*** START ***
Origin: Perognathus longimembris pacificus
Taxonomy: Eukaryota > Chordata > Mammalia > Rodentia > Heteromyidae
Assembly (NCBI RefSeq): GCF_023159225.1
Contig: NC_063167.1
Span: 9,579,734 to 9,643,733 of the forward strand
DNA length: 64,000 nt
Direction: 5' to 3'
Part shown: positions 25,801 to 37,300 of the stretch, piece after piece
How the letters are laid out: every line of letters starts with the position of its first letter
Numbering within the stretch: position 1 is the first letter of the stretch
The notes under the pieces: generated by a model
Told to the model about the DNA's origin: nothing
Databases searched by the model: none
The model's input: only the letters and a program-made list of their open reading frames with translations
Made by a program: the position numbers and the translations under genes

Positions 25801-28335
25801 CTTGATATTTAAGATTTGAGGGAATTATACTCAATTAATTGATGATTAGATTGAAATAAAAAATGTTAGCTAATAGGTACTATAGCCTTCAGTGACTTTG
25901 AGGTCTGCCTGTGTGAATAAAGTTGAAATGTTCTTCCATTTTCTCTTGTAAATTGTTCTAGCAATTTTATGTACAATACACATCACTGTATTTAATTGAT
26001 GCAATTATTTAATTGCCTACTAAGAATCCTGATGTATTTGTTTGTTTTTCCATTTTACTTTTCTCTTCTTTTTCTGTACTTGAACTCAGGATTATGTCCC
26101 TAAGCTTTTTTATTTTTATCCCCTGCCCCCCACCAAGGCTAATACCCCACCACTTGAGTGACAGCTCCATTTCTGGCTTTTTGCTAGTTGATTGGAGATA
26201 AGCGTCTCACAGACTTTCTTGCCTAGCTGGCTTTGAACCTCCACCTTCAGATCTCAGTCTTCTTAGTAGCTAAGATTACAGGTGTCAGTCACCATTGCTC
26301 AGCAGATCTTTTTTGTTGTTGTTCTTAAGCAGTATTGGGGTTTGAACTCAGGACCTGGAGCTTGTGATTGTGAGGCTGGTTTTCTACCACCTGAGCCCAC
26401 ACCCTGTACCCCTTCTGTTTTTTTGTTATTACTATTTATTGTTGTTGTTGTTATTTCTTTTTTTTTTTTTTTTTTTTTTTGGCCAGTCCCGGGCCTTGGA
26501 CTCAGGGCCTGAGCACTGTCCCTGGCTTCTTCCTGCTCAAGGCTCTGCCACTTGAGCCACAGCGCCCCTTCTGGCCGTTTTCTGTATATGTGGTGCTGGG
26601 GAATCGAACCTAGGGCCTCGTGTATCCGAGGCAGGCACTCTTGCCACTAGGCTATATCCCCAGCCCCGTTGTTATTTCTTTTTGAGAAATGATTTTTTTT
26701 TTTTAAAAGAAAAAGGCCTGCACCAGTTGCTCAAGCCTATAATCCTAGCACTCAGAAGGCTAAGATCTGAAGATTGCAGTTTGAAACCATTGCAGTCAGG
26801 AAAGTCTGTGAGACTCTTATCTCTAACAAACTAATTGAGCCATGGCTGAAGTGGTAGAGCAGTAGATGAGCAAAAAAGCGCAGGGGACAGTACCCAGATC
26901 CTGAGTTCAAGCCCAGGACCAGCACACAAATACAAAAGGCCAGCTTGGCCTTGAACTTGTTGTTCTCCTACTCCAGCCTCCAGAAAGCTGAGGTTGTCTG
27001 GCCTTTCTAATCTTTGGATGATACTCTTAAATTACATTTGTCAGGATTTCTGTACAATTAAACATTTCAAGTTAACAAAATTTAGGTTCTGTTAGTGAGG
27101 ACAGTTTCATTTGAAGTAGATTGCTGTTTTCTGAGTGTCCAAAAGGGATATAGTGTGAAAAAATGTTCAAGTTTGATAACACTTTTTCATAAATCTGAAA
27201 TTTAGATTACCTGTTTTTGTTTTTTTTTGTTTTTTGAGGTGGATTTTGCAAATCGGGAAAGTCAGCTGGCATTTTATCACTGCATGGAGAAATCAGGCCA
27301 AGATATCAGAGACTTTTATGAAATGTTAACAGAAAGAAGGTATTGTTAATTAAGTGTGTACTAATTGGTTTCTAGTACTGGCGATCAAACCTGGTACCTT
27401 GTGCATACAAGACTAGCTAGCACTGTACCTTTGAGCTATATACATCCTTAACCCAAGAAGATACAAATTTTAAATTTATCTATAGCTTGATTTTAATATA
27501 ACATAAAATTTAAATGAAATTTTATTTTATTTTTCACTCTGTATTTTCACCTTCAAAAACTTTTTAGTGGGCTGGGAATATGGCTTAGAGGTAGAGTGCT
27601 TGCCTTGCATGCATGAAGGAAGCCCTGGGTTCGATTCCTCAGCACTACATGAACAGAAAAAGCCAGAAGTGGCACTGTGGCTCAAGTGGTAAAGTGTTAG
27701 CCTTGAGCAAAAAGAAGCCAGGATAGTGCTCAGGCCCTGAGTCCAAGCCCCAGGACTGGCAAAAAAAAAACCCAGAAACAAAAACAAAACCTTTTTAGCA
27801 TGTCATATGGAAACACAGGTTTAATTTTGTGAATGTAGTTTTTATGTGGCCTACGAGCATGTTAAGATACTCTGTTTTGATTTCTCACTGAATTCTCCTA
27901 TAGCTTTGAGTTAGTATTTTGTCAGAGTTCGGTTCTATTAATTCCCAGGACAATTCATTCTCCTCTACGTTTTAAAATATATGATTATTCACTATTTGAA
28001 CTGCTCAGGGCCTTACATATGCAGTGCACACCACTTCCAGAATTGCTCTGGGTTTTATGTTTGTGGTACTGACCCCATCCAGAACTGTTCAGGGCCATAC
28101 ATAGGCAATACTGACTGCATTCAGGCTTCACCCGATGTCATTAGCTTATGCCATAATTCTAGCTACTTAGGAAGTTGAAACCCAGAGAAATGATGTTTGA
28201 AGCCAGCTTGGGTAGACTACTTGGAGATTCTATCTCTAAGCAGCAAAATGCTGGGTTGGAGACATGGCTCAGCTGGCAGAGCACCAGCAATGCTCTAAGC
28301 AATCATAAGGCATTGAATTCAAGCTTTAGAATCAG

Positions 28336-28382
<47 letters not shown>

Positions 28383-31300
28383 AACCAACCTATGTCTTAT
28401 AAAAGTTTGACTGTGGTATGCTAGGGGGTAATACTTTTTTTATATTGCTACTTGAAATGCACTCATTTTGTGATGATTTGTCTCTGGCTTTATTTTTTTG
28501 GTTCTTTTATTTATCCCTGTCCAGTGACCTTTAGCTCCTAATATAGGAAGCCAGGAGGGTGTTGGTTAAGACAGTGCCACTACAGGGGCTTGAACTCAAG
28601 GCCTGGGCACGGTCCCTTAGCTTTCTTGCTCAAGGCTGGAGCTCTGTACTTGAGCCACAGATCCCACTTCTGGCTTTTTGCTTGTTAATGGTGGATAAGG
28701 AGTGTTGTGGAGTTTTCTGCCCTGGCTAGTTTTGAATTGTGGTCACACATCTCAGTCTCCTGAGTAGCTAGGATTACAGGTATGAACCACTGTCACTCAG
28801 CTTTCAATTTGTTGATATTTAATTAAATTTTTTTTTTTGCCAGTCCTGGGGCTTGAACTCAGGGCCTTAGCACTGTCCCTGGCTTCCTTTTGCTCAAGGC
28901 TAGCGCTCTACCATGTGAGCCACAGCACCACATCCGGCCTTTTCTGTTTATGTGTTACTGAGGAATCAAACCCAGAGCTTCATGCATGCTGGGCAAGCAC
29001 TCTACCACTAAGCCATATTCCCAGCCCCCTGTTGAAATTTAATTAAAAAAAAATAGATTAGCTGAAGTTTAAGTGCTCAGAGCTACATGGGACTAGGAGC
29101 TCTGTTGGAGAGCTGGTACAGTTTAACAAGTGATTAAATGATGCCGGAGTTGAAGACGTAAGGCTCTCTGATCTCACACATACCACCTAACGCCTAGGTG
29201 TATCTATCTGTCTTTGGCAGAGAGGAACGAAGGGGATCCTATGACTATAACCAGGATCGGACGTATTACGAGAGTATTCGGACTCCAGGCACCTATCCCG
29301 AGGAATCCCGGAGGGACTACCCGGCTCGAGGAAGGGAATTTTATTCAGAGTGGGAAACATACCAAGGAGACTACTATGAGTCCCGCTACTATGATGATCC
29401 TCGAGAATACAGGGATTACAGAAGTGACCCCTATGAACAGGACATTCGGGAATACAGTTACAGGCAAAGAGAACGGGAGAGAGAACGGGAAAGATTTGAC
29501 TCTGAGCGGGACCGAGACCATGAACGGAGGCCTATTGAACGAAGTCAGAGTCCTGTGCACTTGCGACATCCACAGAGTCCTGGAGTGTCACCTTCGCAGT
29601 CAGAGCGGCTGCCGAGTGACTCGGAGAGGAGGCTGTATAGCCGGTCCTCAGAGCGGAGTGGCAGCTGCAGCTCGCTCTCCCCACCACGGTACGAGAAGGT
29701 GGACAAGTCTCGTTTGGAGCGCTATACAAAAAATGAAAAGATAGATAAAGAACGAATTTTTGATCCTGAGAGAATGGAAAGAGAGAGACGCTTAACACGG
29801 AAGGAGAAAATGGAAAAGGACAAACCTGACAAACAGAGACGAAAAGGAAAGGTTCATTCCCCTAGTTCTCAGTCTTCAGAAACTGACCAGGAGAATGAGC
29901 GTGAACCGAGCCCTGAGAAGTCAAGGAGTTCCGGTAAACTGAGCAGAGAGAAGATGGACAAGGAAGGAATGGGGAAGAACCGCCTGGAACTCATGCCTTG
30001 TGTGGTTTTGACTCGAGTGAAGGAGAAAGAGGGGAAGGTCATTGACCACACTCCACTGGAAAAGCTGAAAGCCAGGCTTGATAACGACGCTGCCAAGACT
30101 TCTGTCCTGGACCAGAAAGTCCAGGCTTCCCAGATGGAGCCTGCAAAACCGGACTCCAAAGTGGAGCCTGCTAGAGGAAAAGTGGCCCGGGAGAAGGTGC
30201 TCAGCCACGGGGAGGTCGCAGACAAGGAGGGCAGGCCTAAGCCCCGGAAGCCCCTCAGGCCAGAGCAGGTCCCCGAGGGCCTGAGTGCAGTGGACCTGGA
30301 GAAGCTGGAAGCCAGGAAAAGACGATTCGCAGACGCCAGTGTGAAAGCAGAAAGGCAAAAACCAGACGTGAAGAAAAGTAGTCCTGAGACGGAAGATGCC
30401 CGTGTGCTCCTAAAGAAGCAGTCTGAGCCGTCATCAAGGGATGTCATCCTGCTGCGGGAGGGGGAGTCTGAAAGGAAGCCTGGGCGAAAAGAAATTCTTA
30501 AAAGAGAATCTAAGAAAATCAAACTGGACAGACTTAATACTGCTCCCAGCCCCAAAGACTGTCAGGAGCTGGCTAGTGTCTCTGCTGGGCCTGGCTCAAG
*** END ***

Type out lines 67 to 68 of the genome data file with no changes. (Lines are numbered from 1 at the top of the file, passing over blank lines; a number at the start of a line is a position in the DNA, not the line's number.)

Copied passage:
30401 CGTGTGCTCCTAAAGAAGCAGTCTGAGCCGTCATCAAGGGATGTCATCCTGCTGCGGGAGGGGGAGTCTGAAAGGAAGCCTGGGCGAAAAGAAATTCTTA
30501 AAAGAGAATCTAAGAAAATCAAACTGGACAGACTTAATACTGCTCCCAGCCCCAAAGACTGTCAGGAGCTGGCTAGTGTCTCTGCTGGGCCTGGCTCAAG